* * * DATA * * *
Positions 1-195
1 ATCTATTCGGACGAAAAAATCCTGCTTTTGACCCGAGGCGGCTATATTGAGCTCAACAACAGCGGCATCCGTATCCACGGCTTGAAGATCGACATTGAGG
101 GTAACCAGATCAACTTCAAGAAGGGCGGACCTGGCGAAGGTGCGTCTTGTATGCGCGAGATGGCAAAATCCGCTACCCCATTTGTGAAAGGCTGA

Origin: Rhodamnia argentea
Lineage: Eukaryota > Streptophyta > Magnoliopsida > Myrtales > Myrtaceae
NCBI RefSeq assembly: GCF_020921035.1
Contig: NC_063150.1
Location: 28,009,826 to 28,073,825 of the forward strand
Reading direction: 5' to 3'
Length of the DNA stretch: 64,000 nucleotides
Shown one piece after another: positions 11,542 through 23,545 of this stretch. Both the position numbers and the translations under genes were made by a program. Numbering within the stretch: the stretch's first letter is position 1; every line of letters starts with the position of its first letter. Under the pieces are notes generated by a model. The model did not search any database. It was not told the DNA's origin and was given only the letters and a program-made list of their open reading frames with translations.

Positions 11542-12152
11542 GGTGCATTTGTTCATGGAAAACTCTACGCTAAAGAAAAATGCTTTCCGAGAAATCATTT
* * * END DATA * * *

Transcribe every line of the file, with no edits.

Positions 1-195
1 ATCTATTCGGACGAAAAAATCCTGCTTTTGACCCGAGGCGGCTATATTGAGCTCAACAACAGCGGCATCCGTATCCACGGCTTGAAGATCGACATTGAGG
101 GTAACCAGATCAACTTCAAGAAGGGCGGACCTGGCGAAGGTGCGTCTTGTATGCGCGAGATGGCAAAATCCGCTACCCCATTTGTGAAAGGCTGA

Origin: Rhodamnia argentea
Lineage: Eukaryota > Streptophyta > Magnoliopsida > Myrtales > Myrtaceae
NCBI RefSeq assembly: GCF_020921035.1
Contig: NC_063150.1
Location: 28,009,826 to 28,073,825 of the forward strand
Reading direction: 5' to 3'
Length of the DNA stretch: 64,000 nucleotides
Shown one piece after another: positions 11,542 through 23,545 of this stretch. Both the position numbers and the translations under genes were made by a program. Numbering within the stretch: the stretch's first letter is position 1; every line of letters starts with the position of its first letter. Under the pieces are notes generated by a model. The model did not search any database. It was not told the DNA's origin and was given only the letters and a program-made list of their open reading frames with translations.

Positions 11542-12152
11542 GGTGCATTTGTTCATGGAAAACTCTACGCTAAAGAAAAATGCTTTCCGAGAAATCATTT